MCAS officer Andy Loehr rescued a brood of ducklings trapped in a pipe, and performed CPR to save an unresponsive duckling.
With Spring comes baby animals. They are in our backyards, parks and all around us. Multnomah County field officers are responding to calls all over the county to help them get out of traffic, relocate them when they are in an area that is not safe and rescue them when necessary.
On April 27th, 2017, Field Services Officer Andy Loehr was dispatched to SW Landing to help a brood of ducklings that had found themselves trapped in a PVC pipe. When Officer Loehr arrived, it became apparent that they would not get out on their own. Using the tools available on his truck and a little ingenuity, Officer Loehr was able to free and rescue the brood.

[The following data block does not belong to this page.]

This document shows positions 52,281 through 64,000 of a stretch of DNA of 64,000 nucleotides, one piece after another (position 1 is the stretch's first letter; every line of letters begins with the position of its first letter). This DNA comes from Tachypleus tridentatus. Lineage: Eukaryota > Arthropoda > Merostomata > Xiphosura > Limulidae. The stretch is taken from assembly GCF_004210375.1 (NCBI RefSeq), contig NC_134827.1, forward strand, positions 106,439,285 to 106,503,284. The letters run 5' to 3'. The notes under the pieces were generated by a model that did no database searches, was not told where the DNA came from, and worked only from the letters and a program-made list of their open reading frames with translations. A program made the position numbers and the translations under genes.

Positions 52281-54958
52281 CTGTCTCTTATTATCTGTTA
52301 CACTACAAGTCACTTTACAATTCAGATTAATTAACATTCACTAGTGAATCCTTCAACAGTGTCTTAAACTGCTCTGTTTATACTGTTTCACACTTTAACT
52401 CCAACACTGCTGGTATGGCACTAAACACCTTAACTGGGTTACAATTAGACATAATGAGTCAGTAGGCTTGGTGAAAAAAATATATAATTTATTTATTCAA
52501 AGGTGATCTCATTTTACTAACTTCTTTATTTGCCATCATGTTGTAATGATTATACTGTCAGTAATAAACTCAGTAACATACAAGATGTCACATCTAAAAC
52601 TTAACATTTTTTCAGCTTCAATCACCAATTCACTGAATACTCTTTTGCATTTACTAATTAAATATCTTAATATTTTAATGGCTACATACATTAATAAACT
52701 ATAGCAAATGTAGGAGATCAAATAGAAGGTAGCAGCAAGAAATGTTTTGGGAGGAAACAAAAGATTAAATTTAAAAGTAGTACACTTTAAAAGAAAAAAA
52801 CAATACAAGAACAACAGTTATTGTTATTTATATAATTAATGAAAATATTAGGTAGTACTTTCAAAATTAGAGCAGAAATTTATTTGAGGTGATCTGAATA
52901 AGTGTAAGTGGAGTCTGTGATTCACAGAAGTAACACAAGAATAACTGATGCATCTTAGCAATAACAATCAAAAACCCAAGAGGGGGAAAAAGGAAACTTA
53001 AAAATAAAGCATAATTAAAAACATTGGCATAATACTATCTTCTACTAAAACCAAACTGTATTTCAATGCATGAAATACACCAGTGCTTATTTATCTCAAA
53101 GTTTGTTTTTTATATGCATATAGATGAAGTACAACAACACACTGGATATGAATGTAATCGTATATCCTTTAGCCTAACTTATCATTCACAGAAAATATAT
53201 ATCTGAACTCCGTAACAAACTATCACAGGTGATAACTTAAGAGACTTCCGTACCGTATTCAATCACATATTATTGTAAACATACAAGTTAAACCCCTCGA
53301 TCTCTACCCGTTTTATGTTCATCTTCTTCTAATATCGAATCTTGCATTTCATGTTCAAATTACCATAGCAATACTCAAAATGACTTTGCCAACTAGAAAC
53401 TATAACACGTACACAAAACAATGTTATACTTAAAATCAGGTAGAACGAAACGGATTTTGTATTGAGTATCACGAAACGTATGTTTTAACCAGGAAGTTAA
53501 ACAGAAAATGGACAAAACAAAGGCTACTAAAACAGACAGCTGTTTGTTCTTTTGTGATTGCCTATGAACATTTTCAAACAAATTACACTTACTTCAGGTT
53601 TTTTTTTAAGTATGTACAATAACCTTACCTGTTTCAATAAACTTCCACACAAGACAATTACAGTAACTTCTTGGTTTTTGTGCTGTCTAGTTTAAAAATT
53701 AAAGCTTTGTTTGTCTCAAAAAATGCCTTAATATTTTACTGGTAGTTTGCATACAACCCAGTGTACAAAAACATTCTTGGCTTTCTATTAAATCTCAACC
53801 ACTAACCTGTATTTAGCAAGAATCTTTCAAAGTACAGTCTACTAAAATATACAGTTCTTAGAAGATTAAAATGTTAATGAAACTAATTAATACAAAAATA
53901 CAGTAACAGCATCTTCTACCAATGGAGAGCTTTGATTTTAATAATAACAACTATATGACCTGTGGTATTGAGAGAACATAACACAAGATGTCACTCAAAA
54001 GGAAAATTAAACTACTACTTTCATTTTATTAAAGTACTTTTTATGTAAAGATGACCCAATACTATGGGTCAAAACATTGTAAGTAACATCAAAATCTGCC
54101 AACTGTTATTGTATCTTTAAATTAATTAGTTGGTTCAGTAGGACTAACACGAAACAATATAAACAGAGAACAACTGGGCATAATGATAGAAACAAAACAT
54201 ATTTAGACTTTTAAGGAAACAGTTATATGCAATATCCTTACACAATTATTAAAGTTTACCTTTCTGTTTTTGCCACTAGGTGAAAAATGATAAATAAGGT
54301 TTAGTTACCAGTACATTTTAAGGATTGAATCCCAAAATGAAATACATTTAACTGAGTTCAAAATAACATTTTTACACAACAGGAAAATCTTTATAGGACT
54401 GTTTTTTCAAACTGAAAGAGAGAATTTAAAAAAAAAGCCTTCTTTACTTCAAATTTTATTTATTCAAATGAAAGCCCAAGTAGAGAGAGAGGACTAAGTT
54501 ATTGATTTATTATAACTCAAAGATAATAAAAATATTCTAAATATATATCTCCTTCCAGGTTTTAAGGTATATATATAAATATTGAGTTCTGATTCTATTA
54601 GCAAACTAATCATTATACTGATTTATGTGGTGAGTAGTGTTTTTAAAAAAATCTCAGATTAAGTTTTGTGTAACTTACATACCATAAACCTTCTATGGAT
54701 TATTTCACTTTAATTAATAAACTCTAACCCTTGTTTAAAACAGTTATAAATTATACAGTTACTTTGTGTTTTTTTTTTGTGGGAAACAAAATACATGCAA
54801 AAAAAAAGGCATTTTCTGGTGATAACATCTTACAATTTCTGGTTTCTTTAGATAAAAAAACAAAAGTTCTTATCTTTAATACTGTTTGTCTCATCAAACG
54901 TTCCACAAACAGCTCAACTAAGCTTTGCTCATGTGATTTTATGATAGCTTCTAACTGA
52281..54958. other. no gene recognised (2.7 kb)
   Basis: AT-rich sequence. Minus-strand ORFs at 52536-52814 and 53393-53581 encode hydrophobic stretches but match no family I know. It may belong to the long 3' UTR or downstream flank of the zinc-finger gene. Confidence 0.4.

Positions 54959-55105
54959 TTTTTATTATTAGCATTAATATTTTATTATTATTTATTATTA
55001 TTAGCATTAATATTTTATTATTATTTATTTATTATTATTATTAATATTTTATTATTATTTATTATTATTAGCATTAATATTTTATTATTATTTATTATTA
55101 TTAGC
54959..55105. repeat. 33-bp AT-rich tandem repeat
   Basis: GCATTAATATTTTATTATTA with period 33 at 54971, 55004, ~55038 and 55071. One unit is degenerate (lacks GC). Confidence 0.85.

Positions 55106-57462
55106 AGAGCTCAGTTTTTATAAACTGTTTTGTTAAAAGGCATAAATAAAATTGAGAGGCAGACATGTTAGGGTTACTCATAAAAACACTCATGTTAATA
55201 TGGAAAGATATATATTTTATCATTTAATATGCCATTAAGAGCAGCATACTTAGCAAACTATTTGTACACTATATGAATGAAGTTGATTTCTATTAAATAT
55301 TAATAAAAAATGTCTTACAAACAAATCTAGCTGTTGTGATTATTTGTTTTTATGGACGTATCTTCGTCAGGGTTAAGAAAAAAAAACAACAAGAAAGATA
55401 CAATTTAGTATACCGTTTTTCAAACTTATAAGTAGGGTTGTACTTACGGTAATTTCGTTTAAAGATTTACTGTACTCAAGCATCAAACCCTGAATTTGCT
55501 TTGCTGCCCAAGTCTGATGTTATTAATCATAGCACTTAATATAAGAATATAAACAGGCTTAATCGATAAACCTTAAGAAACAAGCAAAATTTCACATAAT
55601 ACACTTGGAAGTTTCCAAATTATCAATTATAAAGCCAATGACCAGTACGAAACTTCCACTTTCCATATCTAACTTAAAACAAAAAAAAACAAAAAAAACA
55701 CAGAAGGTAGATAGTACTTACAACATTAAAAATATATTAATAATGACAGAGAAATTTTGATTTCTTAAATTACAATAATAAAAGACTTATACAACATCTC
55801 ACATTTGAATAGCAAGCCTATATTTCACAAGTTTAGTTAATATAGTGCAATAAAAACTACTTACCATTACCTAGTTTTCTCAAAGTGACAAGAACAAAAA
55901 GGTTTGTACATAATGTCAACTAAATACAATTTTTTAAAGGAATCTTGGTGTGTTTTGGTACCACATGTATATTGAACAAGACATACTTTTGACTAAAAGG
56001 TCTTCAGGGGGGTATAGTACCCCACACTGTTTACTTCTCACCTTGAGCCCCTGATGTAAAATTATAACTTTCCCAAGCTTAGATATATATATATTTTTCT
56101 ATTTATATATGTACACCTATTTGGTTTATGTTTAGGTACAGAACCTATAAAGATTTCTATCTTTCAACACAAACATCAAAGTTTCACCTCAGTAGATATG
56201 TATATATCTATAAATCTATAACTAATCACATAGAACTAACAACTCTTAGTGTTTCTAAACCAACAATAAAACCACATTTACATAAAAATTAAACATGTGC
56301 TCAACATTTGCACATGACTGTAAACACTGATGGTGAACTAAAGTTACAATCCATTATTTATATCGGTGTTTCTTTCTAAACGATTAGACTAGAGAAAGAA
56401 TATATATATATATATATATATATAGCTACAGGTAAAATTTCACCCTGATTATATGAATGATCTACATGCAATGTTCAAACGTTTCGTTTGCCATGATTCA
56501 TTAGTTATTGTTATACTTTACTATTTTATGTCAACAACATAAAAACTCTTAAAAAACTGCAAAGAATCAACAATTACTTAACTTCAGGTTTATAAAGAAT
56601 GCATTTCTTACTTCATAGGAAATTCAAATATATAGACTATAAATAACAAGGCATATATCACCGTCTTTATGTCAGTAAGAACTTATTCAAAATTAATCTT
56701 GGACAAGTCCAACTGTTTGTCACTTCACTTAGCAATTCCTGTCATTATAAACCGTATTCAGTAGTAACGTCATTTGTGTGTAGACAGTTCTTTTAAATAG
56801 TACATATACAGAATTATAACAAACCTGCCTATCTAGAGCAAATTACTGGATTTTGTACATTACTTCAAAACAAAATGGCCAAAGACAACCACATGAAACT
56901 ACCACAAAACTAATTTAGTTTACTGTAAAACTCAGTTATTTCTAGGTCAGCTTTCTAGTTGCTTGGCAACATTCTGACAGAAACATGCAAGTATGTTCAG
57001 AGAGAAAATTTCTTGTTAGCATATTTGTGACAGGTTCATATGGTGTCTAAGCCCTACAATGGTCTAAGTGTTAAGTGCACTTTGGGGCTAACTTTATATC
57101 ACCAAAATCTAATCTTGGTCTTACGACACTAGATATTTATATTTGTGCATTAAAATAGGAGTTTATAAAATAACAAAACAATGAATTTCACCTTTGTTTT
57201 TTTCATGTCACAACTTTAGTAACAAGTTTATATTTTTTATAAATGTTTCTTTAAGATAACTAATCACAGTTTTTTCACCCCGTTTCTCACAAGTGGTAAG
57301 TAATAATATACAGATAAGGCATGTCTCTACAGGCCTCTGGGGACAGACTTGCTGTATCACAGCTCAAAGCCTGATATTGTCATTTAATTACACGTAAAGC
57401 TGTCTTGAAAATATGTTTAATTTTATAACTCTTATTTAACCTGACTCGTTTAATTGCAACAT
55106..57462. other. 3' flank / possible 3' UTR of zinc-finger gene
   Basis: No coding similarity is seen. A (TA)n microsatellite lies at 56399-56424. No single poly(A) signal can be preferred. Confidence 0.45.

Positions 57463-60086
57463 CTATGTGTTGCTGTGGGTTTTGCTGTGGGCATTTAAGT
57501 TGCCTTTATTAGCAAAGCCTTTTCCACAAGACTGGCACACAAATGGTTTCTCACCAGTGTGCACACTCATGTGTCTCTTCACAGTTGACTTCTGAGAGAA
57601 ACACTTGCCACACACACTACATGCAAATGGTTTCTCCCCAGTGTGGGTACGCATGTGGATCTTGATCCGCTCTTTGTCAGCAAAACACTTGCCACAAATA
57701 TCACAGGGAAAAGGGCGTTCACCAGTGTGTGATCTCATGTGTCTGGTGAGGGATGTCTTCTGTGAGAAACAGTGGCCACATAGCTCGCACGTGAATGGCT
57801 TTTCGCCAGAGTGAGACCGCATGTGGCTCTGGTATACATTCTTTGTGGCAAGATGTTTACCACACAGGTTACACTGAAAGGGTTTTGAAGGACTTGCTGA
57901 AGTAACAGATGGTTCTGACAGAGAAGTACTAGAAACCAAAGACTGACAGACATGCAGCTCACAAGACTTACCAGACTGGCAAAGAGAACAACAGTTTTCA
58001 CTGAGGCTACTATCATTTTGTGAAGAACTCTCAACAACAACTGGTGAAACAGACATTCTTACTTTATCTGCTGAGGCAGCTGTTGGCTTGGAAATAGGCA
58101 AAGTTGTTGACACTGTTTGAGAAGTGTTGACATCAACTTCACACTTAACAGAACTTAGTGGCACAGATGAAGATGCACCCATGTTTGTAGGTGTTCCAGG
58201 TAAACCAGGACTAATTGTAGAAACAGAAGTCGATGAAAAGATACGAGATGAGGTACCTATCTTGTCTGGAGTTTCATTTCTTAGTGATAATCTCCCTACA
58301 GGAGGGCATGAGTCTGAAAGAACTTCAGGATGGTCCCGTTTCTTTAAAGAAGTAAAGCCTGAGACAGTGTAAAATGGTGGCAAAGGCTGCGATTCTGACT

With the mother duck following behind, Officer Loehr relocated the family to a nearby creek. The mother swam away with her brood following behind her. One little duckling was left behind. Officer Loehr took the ducking to the edge of a dock and put it in the water, hoping it would reunite with its family. The mother duck swam over to the duckling and swam away, leaving it behind a second time. Officer Loehr saw the duckling start to swim in circles, and then its head fell forward into the water.
Officer Loehr quickly recognized that the duckling was in distress, picked the unresponsive duckling up, and began CPR. Officer Loehr was able to revive the duckling.
Officer Loehr then transported the duckling to the Wildlife Rehabilitation Center at the Portland Audobon Society. He excitedly told dispatchers “It’s going to make it. It started chirping on the drive to Audobon.”
Volunteers at the Wildlife Rehabilitation Center tell us that the duckling is doing well and will remain at the center until it is old enough to be released to the wild.
-Narrative by Officer Tiffany Pelland